Each of our Guests is special and unique – though we’ve found common threads in their final days. They often ask: What did my life represent? Did I say everything I wanted to say? Did I love well? Was I loved?
Our contemplative approach to care comes into play as Guests ponder those questions. We have honed a sixth sense about nuanced changes, needs, when to engage, when to pull back and when to simply be present – because sometimes the most helpful thing we can do is simply be. ABODE is a place where Guests can find peace before they die. And we honor and celebrate them every step of the way.
Guests like Mary, who came to us with Stage 4 endometrial cancer. At age 73, Mary lived alone in San Antonio’s Monte Vista neighborhood. She knew she was dying and didn’t want to be a burden on anyone – especially her nieces, who were busy with their families and careers. But Mary could no longer live alone.
From the moment Mark arrived at ABODE, we knew something magical was going to happen. He was just 58 years old and had battled cancer for several years. Mark’s room was filled with friendship, laughter, music and love. He’d been somewhat estranged from his family. He and his sisters reunited at ABODE. They told us that their time together here helped heal two generations of family pain.
Robert is in our Peach Room. He’s the strong, silent type – though we manage to get a chuckle out of him every now and then. Robert retired from a 30+ year career in the Air Force. We’ve placed an Air Force flag in the garden outside his room.
When Gloria came to us, she was pretty far along in her journey. She struggled with bladder cancer, a particularly painful disease. We loved taking care of her and being there with her as her journey came to a very peaceful end. Her sweet husband, Jose, visited daily....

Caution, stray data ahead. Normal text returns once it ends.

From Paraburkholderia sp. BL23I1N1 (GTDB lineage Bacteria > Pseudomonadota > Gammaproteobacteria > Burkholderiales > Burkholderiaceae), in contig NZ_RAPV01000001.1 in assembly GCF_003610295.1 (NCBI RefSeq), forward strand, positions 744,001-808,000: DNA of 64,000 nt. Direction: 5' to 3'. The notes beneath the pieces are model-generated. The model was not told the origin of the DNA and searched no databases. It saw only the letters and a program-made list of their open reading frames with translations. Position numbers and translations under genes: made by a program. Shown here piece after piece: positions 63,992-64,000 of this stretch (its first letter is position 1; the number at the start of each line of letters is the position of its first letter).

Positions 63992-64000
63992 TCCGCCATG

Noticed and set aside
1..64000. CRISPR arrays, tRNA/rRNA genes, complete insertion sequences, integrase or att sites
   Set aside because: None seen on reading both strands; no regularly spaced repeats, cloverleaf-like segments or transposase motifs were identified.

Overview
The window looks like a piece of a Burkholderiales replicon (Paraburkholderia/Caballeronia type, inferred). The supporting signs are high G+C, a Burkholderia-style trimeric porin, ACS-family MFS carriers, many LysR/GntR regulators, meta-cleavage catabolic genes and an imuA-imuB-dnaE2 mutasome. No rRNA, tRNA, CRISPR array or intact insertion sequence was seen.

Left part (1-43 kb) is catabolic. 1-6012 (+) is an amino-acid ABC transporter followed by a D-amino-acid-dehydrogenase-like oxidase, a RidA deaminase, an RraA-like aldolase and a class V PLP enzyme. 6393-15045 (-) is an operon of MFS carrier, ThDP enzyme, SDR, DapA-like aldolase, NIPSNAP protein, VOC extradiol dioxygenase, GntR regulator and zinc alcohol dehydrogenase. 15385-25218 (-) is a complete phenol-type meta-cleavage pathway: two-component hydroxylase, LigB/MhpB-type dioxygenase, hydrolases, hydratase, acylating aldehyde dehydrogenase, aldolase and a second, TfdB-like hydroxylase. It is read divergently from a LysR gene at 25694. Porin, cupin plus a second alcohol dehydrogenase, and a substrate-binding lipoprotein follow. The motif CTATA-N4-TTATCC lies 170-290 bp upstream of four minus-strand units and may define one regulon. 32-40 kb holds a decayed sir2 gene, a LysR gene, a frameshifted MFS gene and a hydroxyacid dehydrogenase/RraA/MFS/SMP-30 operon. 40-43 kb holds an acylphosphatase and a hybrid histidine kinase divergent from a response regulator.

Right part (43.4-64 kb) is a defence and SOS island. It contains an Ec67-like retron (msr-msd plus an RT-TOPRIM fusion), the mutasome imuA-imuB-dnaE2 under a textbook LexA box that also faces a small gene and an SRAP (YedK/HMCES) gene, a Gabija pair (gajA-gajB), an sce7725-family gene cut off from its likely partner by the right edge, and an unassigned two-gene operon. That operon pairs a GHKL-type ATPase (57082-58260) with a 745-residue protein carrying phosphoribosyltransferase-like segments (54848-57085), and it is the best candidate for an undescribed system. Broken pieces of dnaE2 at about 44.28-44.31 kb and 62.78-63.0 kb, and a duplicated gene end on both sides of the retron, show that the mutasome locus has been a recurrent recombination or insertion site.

We had a beautiful jewel in our Green Room – literally! Her name was Jewel, and it fit her perfectly. Jewel had a rough go over the past few years and was in a terrible amount of pain from a very rare blood cancer and other ailments that needed tending to.
Philip was with us less than 24 hours. During that short time, we felt his spirit and soul.
Those in the military often face their own unique challenges when it comes to death and dying. Philip spent his career in the Air Force. He was a Vietnam vet. When he died, Myra and Macy of Dignity Funeral lovingly and respectfully wrapped him in a white sheet, placed a pretty cover on him and then draped him with the American flag.
Beatriz, who brought such a special spark and a beautiful Argentinian accent to our home, died in January. Her nephew traveled from Mexico City to join her in her final days at ABODE. A bit cautious of us at first, it didn’t take long before Beatriz could finally relax and know that she was in a safe and loving place.
Efren was almost 93 when he arrived at ABODE. Sometimes folks called him The Teacher – that’s from teaching Sunday School and also from playing dominoes with his brother. Efren used to tease his brother by saying, “Let me sit down and teach you,” as siblings tend to do.
Ruth, who described herself as “100 and some” years old, died very early in the morning with her daughter Brenda by her side. We enjoyed Ruth’s spunky sense of humor and getting to know her family. They visited her daily – often multiple times a day.
And we said farewell to Jesus. His son, Jesse, took a bus from Houston to be with him. Jesse had only known his father for the past five years. We asked if he would like to have a photo of his dad and him. He said yes. When he saw it, he said so sweetly, “That’s my dad. I wish we had more time. We have more catching up to do.”
John Calhoun Wells
Victoria Van Winkle
About 5 percent of our Guests are veterans. All branches of the service have been represented. We are grateful to Herschel Sheines and the Jewish War Veterans for their continued support of ABODE and our Veteran Guests.
We’re always especially honored when we can care for Guests who served in our military. In fact, we always place a flag representing their military branch outside their room.